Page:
Nick Barradale BVSc MRCVS, Molecare Veterinary Services
There is no doubt seasonal block calving systems have cemented their place on the grasslands of the South West, and rightfully so, but these systems work for good reason; their cows match their system and visa-versa.
The concern with seasonal conversion is financial loss while shoe-horning an all year round system into a block and then lacking fertility, allowing that block to slip. Elongation over coming years then undoes all the expenditure and effort. Some out there would look at the NZ or Irish Fr crosses, with or without Jersey genetics and think they are lesser cows than the modern Holstein but they are grass cows that yield well from grazing and little additional feed. They milk from low cost feed while maintaining conception rates to AI of 50%+, out performing high yielders on yield/cost per hectare, especially when accounting for ensiling and labour costs.
Essential fertility key performance indicators (KPIs) for seasonal systems concentrate on financial implications of the block; fertility cull rate and front loading potential.
Top herds will outperform these guide figures but missing these targets are associated with lost potential revenue. The KPIs that are financial indicators are the 6 week in-calf rate and empty rate. The block must remain front loaded to give cows the chance to recover and then conceive early in the next fertility block otherwise the empty rate will rise. Carry-overs are an option as are out of block calvers but this just adds pressure to the next block.
The key to front loading is maximising the 3 week submission rate; you must give cows the opportunity to hold early with optimal early heat detection. The concern with the ‘wrong cow’ for the system is that heat display may be absent or poor, hugely reducing 3 week submission rate.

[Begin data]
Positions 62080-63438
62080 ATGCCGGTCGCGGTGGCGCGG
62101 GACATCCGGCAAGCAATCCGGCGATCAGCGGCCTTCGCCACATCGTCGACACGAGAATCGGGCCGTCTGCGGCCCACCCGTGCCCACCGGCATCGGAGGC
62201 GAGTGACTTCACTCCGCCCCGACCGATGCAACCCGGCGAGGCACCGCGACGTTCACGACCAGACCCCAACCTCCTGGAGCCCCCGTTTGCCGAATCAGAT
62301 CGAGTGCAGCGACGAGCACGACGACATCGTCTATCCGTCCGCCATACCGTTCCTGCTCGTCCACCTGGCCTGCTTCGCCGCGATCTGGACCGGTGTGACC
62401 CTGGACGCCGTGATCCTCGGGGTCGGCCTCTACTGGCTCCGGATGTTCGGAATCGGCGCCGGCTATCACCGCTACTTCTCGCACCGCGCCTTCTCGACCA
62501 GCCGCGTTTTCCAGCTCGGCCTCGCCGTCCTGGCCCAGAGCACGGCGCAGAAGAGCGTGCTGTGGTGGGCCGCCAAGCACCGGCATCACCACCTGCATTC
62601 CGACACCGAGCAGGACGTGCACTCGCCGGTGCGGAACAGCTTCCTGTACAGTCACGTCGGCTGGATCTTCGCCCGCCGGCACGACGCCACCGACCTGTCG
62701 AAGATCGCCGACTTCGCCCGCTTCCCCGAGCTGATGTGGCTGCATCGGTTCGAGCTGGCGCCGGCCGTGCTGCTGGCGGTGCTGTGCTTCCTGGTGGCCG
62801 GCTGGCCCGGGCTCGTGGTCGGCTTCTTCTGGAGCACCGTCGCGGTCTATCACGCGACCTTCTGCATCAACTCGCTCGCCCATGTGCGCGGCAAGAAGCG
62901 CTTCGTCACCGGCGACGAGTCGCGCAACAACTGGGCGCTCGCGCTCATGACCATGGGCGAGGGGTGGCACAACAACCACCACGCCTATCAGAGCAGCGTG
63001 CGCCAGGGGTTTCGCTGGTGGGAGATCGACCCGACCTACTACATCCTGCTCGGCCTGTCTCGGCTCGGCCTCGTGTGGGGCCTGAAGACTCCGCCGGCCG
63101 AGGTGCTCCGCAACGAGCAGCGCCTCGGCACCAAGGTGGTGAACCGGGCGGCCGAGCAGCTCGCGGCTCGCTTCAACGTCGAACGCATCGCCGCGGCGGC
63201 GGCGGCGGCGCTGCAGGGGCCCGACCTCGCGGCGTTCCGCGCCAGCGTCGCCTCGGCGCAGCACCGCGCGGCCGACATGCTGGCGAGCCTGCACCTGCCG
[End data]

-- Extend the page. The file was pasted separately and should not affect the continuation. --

Further to this issue, conception rates of 55-60% are a big ask of a cow at grass, unless it is genetically programmed to manage. Poor submission/heat detection rate combined with poor conception rates equal frustrating block performance.
Additional things to consider to optimise fertility KPIs:
Heat detection plan; technique and man power
Transition ration and management; rumen fill, protein supply, water quality/availability
Fresh cow ration; energy and protein provision, DMI potential, grass break management
Periparturient disease; manage clinical and sub-clinical milk fever and energy balance in cows to avoid RFMs, Metritis and Whites
Mineral supplementation method; Copper, Selenium and Iodine, Partial DCAB
Infectious disease management; BVD, Lepto, IBR
Genetics; long term management plan to refine herd over years
Purchase policy; large heifer groups are great but can come with disease issues such as BVD and Johnes
Staffing and protocoling; ensure management is manageable when it is needed
Grass platform and environment; can farm and grazing be adapted to cope with the whole herd doing the same thing at the same time?
The best guidance we have found over recent years is the experience of our clients. They have fantastic support networks in the form of farming COOPs that share knowledge regularly. Conversion takes time and can be very successful but must be mapped out with financial and environmental planning.